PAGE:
Most know Agra as the home of the iconic Taj Mahal. Guest blogger Tony Herbert shares his thoughts on the epochal landmark, the grand finale to his bespoke tour of Rajasthan.
Where to stay: Oberoi Amarvilas
We took our first train ride from what the Rough Guide impolitely calls the rather grubby town of Sawai Madhopur, which is very near Sherbagh (our tiger safari base).
Upon our arrival, we were then driven to our unbelievably luxurious hotel in Agra, the Oberoi Amarvilas - every room boasts views of the Taj Mahal. Agra is a sizeable city with many millions of inhabitants, and is not just the home of the Taj. This shows in the traffic conditions, which were easily the most dire of anywhere we went.
What to see: the Taj Mahal
The next day, of course, we saw the Taj Mahal. Our itinerary suggested a viewing at sunrise, but we were told not to bother. At this time of year, it's misty until at least 8.00 am. This turned out to be dead right, so we went at a more civilized time, but early enough to avoid the worst of the crowds.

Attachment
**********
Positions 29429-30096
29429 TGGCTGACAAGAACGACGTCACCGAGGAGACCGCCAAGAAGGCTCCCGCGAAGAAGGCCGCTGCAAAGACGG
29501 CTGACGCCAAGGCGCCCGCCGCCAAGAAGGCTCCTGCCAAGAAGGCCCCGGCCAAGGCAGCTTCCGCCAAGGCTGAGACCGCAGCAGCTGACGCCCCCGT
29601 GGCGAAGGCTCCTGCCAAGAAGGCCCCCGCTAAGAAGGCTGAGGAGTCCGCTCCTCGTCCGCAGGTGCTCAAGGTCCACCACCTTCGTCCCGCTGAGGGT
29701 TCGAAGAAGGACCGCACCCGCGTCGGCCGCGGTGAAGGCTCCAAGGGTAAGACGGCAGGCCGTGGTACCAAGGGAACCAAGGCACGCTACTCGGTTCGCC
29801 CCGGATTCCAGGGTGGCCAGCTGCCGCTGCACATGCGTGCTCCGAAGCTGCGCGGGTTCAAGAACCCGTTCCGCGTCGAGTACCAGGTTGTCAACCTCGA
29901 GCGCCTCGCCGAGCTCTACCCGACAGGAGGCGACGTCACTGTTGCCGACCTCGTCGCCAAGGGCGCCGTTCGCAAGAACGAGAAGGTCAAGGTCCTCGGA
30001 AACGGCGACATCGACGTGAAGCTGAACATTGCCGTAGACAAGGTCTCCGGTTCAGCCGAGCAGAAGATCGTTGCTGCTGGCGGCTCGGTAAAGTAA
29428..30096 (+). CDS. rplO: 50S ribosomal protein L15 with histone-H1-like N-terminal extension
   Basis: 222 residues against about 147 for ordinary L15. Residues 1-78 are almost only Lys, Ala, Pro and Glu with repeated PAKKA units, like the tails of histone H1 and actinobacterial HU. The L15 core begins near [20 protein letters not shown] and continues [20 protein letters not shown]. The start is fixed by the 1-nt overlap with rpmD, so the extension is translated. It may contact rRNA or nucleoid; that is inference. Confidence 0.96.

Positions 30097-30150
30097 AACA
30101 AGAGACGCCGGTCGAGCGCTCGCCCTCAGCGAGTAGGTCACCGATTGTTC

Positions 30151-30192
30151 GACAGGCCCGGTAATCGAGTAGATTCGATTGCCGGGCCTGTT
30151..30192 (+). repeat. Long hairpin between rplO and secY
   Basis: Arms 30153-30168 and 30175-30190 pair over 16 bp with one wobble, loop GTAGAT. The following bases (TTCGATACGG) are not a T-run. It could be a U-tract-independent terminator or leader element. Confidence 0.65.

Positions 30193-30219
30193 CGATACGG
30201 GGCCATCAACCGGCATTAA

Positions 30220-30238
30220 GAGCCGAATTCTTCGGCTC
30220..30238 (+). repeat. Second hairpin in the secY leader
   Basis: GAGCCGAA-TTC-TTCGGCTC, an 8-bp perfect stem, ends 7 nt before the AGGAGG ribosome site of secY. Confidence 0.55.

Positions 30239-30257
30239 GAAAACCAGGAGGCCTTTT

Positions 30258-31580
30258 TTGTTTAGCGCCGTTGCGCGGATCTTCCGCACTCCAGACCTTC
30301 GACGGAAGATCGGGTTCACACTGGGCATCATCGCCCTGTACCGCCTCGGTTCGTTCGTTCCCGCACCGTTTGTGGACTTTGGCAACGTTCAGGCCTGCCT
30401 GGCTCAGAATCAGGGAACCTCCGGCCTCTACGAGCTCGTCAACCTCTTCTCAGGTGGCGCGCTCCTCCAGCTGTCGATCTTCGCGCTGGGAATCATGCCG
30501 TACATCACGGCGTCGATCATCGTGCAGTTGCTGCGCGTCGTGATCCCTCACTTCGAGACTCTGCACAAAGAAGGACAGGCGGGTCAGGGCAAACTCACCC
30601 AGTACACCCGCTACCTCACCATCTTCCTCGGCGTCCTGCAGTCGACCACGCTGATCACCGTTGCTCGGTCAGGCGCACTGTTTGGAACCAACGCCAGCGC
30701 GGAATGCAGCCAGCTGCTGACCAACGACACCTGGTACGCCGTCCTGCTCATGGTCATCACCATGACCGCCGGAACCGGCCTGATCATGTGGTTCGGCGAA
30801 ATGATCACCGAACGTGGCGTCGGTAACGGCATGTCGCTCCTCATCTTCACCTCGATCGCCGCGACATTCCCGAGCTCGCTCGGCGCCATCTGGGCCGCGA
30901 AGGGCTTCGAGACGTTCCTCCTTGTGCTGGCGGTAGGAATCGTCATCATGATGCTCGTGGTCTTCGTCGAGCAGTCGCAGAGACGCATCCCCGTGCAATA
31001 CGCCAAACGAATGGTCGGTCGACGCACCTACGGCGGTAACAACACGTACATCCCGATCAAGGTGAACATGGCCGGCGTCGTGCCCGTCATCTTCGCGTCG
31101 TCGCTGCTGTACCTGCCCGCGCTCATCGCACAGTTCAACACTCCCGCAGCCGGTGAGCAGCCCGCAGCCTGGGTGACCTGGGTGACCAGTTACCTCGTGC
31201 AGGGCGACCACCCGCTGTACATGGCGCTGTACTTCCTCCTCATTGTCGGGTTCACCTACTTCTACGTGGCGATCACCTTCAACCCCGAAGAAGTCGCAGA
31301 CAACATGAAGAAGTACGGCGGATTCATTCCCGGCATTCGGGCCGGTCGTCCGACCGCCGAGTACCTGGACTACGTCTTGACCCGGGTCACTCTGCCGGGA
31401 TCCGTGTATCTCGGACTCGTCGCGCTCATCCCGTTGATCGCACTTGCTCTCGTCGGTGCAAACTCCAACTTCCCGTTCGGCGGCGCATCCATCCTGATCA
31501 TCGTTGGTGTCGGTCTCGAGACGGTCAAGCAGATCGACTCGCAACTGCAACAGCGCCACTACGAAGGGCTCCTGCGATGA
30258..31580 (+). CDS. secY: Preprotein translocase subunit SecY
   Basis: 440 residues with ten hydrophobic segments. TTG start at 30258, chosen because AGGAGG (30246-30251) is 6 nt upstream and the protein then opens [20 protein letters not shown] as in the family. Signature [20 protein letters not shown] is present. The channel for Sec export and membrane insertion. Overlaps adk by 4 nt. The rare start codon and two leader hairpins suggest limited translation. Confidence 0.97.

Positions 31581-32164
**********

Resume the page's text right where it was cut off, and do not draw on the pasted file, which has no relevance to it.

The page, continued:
What can one usefully say? It has to be the most beautiful building in the world, and enough words have already been written in prose and poetry (and in many languages, at that) to justify me lazily failing to add to them. Except to record and verify again what everyone truthfully says: that it never fails to overwhelm when seen, despite the countless photographs.
Life is in the detail: British influence
I find myself always fascinated to know more about the role of the British in India generally, and in the extent to which the nation's influence survives, particularly in the preservation of historic buildings. Frankly, it's hard to find much evidence on the ground - though there was substantial evidence of it in Agra.
Lord Curzon, when he was Viceroy, took particular pains to ensure the preservation of the buildings at Agra, which he believed to "possess the most beautiful body of architectural remains in the world". He also praised the work of Sir John Strachey for his "really noble work of renovation and repair at Agra". And one record of the latter can still be seen in the palace at the Agra Fort, namely a marble slab erected by Lord Lytton in 1880.
Nehru said that "after every other viceroy has been forgotten, Curzon will be remembered because he restored all that was beautiful in India". It is good to be helping to fulfill Nehru's prophecy.